Despite their similar appearance, cloud iridescence and circumhorizontal arcs are relatively easy to distinguish from one another. Fragments of circumhorizontal arcs always appear (you guessed it) horizontal relative to the horizon and will always have a bright red band on top. In contrast, cloud iridescence can appear in all sorts of shapes and patterns, and you’ll often see the spectrum of colors repeating themselves multiple times as well, as seen in the photos above.
Like rainbows, many other atmospheric phenomena occur only when the Sun is close to the horizon, just before sunset or just after sunrise. Sun pillars, like those in the photos below, are the result of sunlight being reflected off the surface of flat, hexagonal-shaped, ice crystals and redirected back to the observer:
Once in a great while, conditions will be just right and you’ll get a whole truckload of these phenomena all at once, such as on the evening I took the photo below on a recent neighborhood walk as the Sun set over the Cascade range:
Sundogs and tangent arcs will have to wait until another day. Until then, keep your eyes on the sky. Chances are you’ll spot a nalo, arc, or bow before too long!
At 14,411 feet, Mount Rainier is the highest peak in Washington and in the entire Cascade Range. British naval officer Peter Rainier never even saw the mountain that now bears his name, but he had a friend that did. Clearly, it paid to have connections in the 1700s. Oddly, Rainier did fight against the Americans during the Revolutionary War, making the fact that we continue to utter his name when referring to this grand peak all the more peculiar. Mount Rainier was originally known as Tahoma or Tacoma by the Salish-speaking indigenous tribes of the Pacific Northwest. There are periodic rumblings about renaming the peak, much like the name of Alaska’s Mount McKinley was officially reverted to Denali in 2015. Hopefully that will indeed happen someday…
Irrespective of name, Tahoma dominates the skyline from Seattle and much of the Puget Sound region. Tacoma and other towns to the south of Puget Sound are literally built on layers of debris deposited by gigantic lahars (volcanic mudflows) that periodically race down its flanks, filling river valleys on their way to the sea. The threat of future lahars and volcanic activity looms over those who live in its shadow. From my vantage point in the Yakima Valley of central Washington, the foothills of the Cascades obscure all but the uppermost few hundred feet of its glacier-clad summit (and which will, thankfully, block any future lahars). Obtaining a better view requires venturing into the mountains. Recently, we spent a weekend camping high on a ridge about a dozen miles to the south of the volcano’s summit. Our campsite in an old clear cut provided stellar, if slightly obscured views of Tahoma’s bulk.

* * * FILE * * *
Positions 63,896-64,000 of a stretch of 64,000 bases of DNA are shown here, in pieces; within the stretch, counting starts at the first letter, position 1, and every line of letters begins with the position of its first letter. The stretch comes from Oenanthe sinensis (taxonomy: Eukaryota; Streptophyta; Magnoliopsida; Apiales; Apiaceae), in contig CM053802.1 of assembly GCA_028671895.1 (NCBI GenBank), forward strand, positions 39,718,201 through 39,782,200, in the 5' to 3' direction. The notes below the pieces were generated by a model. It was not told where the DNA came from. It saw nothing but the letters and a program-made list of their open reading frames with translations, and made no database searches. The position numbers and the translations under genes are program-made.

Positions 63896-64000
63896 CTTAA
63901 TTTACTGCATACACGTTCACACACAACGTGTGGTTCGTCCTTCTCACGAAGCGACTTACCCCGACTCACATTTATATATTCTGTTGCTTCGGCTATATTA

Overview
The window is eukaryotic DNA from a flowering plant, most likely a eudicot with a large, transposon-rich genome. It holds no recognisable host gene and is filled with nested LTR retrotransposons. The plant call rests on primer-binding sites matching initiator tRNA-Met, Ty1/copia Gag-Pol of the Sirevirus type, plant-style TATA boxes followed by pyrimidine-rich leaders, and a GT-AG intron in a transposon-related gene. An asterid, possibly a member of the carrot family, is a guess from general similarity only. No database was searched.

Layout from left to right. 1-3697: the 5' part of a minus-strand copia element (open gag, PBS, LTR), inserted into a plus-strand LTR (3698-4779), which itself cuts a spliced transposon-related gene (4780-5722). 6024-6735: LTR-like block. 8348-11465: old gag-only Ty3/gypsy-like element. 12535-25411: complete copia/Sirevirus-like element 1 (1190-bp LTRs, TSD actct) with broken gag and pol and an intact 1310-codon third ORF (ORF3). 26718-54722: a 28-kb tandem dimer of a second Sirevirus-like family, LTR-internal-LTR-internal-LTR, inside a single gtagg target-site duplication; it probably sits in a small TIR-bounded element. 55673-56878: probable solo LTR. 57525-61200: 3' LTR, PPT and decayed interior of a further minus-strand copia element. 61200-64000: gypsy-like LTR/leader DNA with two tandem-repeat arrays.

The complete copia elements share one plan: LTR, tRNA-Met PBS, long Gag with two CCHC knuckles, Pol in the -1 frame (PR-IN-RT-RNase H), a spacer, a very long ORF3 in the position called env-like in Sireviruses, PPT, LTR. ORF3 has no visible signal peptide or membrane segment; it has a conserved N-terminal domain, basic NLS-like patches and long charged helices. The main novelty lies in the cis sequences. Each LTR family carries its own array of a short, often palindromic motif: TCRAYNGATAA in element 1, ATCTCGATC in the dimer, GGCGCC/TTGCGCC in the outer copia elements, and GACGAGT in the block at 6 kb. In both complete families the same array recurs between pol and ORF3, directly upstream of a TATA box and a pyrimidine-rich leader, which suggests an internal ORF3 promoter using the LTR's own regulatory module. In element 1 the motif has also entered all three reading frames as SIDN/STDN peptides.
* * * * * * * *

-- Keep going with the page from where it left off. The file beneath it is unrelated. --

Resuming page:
The weather was quite variable throughout the weekend, ranging from mostly clear (but hazy) upon arrival, to partly cloudy, to overcast, to bouts of dense fog. Our view of the mountain was constantly changing. One evening I decided to capture a time-lapse of cloud movement and formation in the two hours leading up to sunset:
Sadly I did not notice the beer can stuck on top of the tree in the foreground until it was too late. Oh well. On another evening, a spectacular stack of lenticular clouds developed over the summit:
A nearly full moon provided sufficient light for photographing the mountain after dark:
Not to be outdone by Tahoma, the pinnacle of High Rock just to our west also put on quite the show at sunset, with the light of the setting sun casting an amazing shadow of the peak and it’s summit lookout tower on the foreground mists:
After this trip and our stunning view of Mt. Adams a few weeks ago, our goal for the summer is now to camp in the shadow of all of Washington and northern Oregon’s stratovolcanoes. Next up: Mt. St. Helens!
Two complex lightning bolts strike a mesa in Western Colorado in this 1-minute exposure.
One of my favorite things about the southwest is the sheer ferocity of the thunderstorms that arrive like clockwork every summer. It has always seemed to me a particularly violent way of delivering water to the desert. Anyone who has visited Arizona, Utah, New Mexico, or Colorado in the summer knows how an apparently benign, cloud-free, blazing summer afternoon can spawn a multitude of life-threatening thunderstorms in a matter of hours. Known as the monsoon season, late summer in the American southwest is a time during which many areas can receive as much as half their annual rainfall in the span of just a few short weeks. Generated by the arrival of tropical moisture from the south, these are thunderstorms that force one to begin any summer hike involving peaks or ridges in the wee hours of the morning to avoid being caught in an unpleasant situation. These are thunderstorms that claim the lives of dozens of people every summer, sometimes via lightning strikes, but more often via sudden deluges of water known as flash floods that result when rain falls so fast and so hard that it doesn’t have time to soak into the soil, and instead collects in raging torrents of water, mud, trees, and rocks that can travel vast distances, sweeping unsuspecting hikers dozens of miles away from the nearest raindrop off their feet. These are also storms that produce truly unforgettable memories (the fondness of which is directly proportional to how close shelter is at the time…) and great photographs, again assuming adequate shelter is close at hand.